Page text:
Reimagining TVET for 4IR jobs in Africa

Reimagining TVET for 4IR jobs in Africa

Africa has an enormous opportunity to benefit from digital advances, but to do so it must prepare its workforce for a new era of technology and innovation.

The Fourth Industrial Revolution (4IR) is transforming the world with artificial intelligence, technology-driven industries, and digital services. But Africa is failing to prepare its workforce for this new era. Technical and vocational education and training (TVET) in Africa must be reimagined to equip students and graduates with the digital and innovation skills essential for 4IR jobs.

To benefit from new technologies, workers need digital skills that are in high demand and in short supply. This is a serious challenge for Africa, which already faces high unemployment rates, especially among the youth. The continent has the world’s youngest and fastest-growing population – it is expected to reach 600 million working-age people by 2030. These young people need jobs that can provide decent incomes and growth opportunities.

Policymakers, educators, civil society, and the private sector need to come together and reimagine TVET in Africa to ensure the necessary digital and innovation skills are taught and the youngest generations are prepared to meet the needs of the 4IR. The need for more robust technical and vocational training on digital and related skills is supported by recent African Center for Economic Transformation (ACET) research. This includes a 2018 study on the future of work and a second study on education for the 4IR.

There are seven priorities to reimagining African TVET for 4IR jobs.

First, a more robust ecosystem that includes industry as a key partner must be established. A key challenge across the continent is that TVET policy and curricula are seldom appropriately informed by employers. Particularly in 4IR sectors, industry should help educational institutions understand current job needs. Such an ecosystem is necessary to improve access to high-quality and relevant career guidance and early exposure to the world of work.

Specific strategies must be developed that address the digital infrastructure gap in the context of technical and vocational education and training needs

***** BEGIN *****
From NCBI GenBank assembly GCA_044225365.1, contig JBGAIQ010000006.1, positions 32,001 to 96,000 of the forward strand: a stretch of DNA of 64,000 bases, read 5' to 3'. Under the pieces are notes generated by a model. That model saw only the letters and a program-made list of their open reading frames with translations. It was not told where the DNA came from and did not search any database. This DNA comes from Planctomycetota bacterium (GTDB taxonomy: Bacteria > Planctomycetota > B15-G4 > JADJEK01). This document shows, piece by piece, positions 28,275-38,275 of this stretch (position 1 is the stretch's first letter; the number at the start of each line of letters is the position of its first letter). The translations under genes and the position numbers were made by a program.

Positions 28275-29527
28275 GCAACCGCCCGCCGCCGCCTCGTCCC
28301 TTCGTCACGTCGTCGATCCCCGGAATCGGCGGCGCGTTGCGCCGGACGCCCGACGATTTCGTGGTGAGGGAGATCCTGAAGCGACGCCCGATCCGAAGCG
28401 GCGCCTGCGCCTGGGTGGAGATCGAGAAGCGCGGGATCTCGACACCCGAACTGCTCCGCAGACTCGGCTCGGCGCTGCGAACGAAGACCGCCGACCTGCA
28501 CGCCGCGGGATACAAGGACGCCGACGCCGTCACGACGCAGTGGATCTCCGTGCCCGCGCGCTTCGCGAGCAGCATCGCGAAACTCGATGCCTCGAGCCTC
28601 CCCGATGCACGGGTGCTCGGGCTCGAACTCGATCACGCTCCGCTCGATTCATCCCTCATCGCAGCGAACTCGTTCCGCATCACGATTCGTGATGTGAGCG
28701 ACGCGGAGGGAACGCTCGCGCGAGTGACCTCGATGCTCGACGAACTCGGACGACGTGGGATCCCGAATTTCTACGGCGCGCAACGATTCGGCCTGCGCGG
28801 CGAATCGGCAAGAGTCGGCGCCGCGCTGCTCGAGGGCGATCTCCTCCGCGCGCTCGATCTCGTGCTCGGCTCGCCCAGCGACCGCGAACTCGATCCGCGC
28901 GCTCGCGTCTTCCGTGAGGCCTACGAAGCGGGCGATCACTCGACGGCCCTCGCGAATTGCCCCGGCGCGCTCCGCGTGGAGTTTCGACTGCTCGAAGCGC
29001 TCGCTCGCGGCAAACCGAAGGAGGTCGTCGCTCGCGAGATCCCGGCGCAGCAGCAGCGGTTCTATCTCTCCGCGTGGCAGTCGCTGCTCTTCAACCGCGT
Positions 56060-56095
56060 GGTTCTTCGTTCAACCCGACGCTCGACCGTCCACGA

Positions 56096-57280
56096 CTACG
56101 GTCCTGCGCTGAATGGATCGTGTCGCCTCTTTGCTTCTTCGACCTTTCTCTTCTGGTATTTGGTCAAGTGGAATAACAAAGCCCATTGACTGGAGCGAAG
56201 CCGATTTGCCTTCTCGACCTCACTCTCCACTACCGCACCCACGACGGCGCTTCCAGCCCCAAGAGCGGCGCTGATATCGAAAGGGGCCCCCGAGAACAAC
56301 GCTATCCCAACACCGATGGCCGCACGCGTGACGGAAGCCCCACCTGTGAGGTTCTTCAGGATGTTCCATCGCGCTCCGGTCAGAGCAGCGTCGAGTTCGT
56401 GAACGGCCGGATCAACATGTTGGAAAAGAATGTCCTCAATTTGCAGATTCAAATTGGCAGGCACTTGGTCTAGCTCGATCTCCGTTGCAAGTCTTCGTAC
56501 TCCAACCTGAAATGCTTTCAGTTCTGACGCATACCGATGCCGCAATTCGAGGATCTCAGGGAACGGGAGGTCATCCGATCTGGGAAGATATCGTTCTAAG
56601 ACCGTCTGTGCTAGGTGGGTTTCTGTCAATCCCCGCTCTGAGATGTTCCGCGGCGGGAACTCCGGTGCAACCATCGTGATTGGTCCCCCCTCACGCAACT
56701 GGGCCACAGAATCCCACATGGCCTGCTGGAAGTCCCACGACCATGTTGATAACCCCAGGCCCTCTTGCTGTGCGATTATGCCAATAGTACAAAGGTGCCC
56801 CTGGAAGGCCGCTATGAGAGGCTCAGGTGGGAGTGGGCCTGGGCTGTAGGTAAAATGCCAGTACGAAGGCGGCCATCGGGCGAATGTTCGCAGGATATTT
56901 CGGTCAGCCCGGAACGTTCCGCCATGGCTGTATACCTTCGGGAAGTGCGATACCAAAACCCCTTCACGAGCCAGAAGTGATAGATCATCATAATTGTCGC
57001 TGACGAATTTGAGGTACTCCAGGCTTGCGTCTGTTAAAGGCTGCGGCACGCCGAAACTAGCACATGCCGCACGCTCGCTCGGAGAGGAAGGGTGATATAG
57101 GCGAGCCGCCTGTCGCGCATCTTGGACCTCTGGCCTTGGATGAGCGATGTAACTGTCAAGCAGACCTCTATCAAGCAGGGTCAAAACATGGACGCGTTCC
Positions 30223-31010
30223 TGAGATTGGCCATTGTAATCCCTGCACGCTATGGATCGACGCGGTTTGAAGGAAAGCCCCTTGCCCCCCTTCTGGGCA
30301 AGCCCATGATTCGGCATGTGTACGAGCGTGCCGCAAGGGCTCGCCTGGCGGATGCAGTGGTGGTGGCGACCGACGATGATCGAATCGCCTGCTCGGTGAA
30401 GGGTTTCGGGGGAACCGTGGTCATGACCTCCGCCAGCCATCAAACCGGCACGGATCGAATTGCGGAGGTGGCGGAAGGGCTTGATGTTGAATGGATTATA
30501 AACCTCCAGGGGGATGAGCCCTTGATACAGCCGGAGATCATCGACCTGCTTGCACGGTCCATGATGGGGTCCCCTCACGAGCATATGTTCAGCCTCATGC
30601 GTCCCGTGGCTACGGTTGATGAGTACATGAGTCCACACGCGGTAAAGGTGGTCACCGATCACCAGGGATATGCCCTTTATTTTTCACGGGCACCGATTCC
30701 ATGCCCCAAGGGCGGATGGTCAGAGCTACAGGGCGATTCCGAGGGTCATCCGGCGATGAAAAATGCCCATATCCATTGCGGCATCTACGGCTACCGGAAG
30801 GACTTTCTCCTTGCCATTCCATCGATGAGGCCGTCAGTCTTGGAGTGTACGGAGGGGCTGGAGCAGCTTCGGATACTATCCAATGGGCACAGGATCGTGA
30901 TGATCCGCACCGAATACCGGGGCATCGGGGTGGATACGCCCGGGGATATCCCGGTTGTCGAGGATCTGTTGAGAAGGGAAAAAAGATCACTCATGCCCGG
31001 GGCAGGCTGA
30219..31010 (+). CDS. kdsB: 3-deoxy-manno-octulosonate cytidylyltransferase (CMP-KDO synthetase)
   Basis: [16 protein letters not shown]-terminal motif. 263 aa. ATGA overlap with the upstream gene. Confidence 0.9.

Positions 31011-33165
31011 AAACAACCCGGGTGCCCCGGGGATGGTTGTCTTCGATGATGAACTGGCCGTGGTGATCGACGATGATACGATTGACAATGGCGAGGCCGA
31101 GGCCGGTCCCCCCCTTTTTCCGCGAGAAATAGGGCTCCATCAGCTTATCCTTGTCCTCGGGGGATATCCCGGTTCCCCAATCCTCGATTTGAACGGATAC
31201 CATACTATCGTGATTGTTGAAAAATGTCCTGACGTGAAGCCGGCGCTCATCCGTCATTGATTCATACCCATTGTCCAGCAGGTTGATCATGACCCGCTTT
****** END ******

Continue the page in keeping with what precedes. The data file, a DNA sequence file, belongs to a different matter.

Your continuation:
There are few partnerships and limited coordination with private sector actors, and career guidance counsellors are often not equipped with appropriate awareness of the most relevant labour market needs in digital, technology, and innovation fields.

ACET’s research has found that even in countries with low private sector engagements, employers are willing to be more involved, as they see the benefits of having a more skilled graduate pool. But for this to happen, governments should strengthen the interface between the public and private sectors in developing education and training programmes and develop strong, well-structured, accountable public-private partnerships.

This should include further developing industrial digital hubs whereby manufacturers crowd in local technology firms, industry adopts new digital solutions, and governments incentivise hi-tech jobs. But this also requires appropriate digital infrastructure and digital policy that ensures firms have clarity on issues such as data security, data privacy, broadband access, and pricing.

Second, economic transformation needs to be placed at the centre of employment strategies. Economic transformation in Africa is slow and uneven. But without economic transformation the structure of employment is also slow to change. In most African countries, over 80% of workers are in the informal sector, either in traditional agriculture or in urban, informal economic activities, where under-employment and low earnings are pervasive.

Increasingly, the face of the unemployed or informal sector worker in Africa is no longer the uneducated man or woman, but a secondary or tertiary school graduate. In Ghana, for example, only 10% of the 200 000 who enter the labour force each year find formal sector jobs.

Highly skilled TVET trainers are in short supply, particularly for digital, technology, and innovation

Formal sector job creation has not kept pace with the increased number of secondary and tertiary school graduates. This increase in graduates is welcomed, but where job demand in the formal sector does exist and necessary skills and training of African citizens is absent.

This is due either to the supply challenge of poor access and quality of education or the demand challenge of employers’ need for specialised skills, particularly in science, technology, engineering, and mathematics (STEM). This gap will only widen as technology changes rapidly and education systems don’t.

African countries should accelerate economic transformation strategies that promote job creation and boost productivity in labour-intensive sectors, and ensure young people have the skills for productive work. Examples where such strategies are having impact include the modern role that Mohammed VI Polytechnic University is playing in skills development in Morocco, and the improving collaboration between industry and the Rwanda TVET Board in curriculum modernisation. Another is the support that Ghana’s National Entrepreneurship & Innovation Programme offers the emerging tech sector.

Third, Africa must foster digital leadership. The continent needs stronger digital champions, particularly at the highest level of government and industry. Around the world, the digital revolution and the policies that guide it have been championed by different kinds of leaders. In the United States, corporate leaders have driven technology adoption through the private sector, with government playing a limited regulatory role.

In Europe the European Union has pushed a ‘human-centric’ approach to digital policy that seeks a fair and equitable digital economy. China has epitomised a government-driven approach with clear objectives and strategies to position the country in a future digital world.